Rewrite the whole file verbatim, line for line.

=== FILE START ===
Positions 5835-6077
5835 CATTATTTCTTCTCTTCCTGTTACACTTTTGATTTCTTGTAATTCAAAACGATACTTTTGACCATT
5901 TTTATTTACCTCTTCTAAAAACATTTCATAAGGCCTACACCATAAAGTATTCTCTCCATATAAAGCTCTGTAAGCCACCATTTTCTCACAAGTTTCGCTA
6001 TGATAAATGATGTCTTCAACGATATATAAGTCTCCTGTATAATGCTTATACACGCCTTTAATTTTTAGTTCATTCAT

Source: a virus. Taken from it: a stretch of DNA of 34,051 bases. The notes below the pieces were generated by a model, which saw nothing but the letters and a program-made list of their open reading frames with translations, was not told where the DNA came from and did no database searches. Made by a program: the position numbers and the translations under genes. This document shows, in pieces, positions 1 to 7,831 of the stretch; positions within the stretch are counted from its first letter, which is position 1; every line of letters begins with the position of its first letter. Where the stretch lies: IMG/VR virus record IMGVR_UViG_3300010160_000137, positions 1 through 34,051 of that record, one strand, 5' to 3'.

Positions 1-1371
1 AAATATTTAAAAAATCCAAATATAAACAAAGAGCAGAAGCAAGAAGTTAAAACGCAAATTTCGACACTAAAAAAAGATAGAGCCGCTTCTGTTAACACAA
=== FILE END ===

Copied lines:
Positions 5835-6077
5835 CATTATTTCTTCTCTTCCTGTTACACTTTTGATTTCTTGTAATTCAAAACGATACTTTTGACCATT
5901 TTTATTTACCTCTTCTAAAAACATTTCATAAGGCCTACACCATAAAGTATTCTCTCCATATAAAGCTCTGTAAGCCACCATTTTCTCACAAGTTTCGCTA
6001 TGATAAATGATGTCTTCAACGATATATAAGTCTCCTGTATAATGCTTATACACGCCTTTAATTTTTAGTTCATTCAT

Source: a virus. Taken from it: a stretch of DNA of 34,051 bases. The notes below the pieces were generated by a model, which saw nothing but the letters and a program-made list of their open reading frames with translations, was not told where the DNA came from and did no database searches. Made by a program: the position numbers and the translations under genes. This document shows, in pieces, positions 1 to 7,831 of the stretch; positions within the stretch are counted from its first letter, which is position 1; every line of letters begins with the position of its first letter. Where the stretch lies: IMG/VR virus record IMGVR_UViG_3300010160_000137, positions 1 through 34,051 of that record, one strand, 5' to 3'.

Positions 1-1371
1 AAATATTTAAAAAATCCAAATATAAACAAAGAGCAGAAGCAAGAAGTTAAAACGCAAATTTCGACACTAAAAAAAGATAGAGCCGCTTCTGTTAACACAA